Questioning the Authority of History
By Johana Bhuiyan ’13
Sara Castro-Klaren walked into a slowly crowding room carrying a pile of books, each thicker than the next. “I just wanted to start off by showing you a couple of books that I really like,” she began her lecture.
One of these cherished books, each with its fair share of post-its protruding from the pages, was 1491, by Charles C. Mann.
“Not 1492, but 1491,” she said proudly. “Charles C. Mann’s next book is 1493; he doesn’t mention the year we all know about.”
This was precisely her point. Sara Castro-Klaren has an extensive background in Latin American history, having taught at institutions such as Georgetown, Stanford and Dartmouth; writing and publishing pieces such as El Mundo Mágico de J.M. Arguedas and Understanding Mario Vargas Llosa; and serving as chief of the Hispanic division at the Library of Congress.
She is now a professor at Johns Hopkins University, where she created and founded the Latin American Studies program. She spoke at Lehigh University in February.
From her hankering for history, however, came petulance for questioning the history that modern society has come to accept as “fixed” facts with little to no effect on the future.
“At one time or another the past became obsolete,” Castro-Klaren said. “The past was the past, so when did we decide what modernity was? Historians like to arrange stuff and make labels, but when did we decide that the medieval age was medieval? They didn’t call themselves that.”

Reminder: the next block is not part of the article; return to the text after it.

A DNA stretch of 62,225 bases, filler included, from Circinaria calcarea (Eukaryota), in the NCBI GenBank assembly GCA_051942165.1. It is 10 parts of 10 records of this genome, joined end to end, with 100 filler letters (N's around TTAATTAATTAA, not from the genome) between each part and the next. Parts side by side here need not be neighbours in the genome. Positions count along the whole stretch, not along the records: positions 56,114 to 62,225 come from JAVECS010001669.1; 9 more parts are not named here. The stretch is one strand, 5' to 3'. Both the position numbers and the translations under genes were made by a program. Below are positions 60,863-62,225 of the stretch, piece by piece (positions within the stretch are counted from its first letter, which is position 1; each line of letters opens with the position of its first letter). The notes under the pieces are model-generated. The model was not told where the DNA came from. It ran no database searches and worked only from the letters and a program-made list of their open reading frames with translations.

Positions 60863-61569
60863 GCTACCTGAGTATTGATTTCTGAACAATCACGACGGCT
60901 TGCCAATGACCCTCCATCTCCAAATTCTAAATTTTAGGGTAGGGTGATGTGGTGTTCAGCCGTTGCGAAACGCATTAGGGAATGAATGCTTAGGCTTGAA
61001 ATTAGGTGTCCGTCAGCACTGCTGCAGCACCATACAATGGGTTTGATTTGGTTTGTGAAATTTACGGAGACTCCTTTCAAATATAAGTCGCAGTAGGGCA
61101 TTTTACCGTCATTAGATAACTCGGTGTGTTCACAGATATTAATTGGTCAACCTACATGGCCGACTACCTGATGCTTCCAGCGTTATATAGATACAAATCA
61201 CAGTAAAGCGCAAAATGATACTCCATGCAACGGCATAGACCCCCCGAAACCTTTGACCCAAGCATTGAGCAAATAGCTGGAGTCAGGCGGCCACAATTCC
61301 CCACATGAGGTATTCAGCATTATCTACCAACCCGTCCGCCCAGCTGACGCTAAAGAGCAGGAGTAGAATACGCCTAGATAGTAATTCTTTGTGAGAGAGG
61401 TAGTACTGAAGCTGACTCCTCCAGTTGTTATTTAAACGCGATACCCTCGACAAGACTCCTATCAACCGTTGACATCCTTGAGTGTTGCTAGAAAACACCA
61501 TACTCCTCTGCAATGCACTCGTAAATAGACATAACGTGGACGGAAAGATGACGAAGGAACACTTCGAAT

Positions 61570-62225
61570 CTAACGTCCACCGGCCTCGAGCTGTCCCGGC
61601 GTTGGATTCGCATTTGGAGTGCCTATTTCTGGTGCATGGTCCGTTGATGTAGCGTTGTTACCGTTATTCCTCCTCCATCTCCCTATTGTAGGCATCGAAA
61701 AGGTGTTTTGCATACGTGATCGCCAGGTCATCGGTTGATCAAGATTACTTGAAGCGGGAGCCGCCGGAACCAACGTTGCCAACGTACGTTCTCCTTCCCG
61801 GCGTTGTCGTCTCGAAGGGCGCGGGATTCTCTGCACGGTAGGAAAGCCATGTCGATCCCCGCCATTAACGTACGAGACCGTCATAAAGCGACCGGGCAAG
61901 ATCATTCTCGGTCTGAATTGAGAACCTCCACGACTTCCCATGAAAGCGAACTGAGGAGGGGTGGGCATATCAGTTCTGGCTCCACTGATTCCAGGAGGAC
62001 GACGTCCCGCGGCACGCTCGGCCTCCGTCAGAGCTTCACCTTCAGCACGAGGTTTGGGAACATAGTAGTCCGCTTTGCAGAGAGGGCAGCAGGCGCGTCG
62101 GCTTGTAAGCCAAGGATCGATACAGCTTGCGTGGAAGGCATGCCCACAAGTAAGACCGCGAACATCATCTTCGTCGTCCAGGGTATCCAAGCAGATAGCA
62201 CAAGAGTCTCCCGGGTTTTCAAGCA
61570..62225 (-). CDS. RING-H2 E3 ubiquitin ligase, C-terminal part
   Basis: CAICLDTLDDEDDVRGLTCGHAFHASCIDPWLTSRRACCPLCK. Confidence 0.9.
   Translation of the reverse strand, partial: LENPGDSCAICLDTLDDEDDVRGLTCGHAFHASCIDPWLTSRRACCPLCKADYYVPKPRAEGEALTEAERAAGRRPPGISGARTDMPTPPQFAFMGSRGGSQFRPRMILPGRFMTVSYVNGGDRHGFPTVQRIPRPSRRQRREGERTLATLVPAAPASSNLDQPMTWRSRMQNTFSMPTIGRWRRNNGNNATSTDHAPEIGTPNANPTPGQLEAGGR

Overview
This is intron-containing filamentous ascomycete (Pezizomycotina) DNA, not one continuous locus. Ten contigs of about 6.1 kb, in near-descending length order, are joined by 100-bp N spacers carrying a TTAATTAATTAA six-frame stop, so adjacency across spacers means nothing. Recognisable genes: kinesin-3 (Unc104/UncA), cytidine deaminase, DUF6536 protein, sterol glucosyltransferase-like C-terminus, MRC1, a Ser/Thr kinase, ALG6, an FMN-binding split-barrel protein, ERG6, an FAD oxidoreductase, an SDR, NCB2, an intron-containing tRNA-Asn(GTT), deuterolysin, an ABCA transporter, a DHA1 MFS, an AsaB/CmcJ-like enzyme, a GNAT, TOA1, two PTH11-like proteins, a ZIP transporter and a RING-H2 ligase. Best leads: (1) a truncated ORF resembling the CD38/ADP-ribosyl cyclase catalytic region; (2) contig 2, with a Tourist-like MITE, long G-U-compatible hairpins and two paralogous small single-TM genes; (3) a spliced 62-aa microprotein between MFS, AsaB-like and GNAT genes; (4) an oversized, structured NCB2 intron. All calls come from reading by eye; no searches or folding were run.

It is this labeling, Castro-Klaren insisted, that has fogged the retrospective lens many “post-modern” historians look through.
“We need to move a little bit—not stay so fixed by our convictions,” she said. “Naming portrays something in such a way that it can be misrepresented.”
Castro-Klaren raised the issue of authority and validity of recorded facts. “You have to be a person of power to deploy names,” she said. “You have to have authority for them to stick.”
It was then she returned to the idea behind the book 1491.
“Christopher Columbus was looking for the Indies, sailed to a land with unknown people and decided that he found the Indies,” she said. “Columbus was wrong.”
Castro-Klaren emphasized the effect that making sense of newly discovered information within the context of what one does know has on the retelling of history.
“This is a part of the discourse of knowing and not knowing,” she said. “Columbus was just so desperate to get it right; Vespucci tried to sanctify the cartography. He wrote ‘I have found paradise.’ Who’s going to disagree with that?”
Thus history becomes a subjective matter left up to those with the authority to decide what does and does not get passed on through time, Castro-Klaren insisted. It is time to make room for new knowledge within history, she said.
February 21, 2013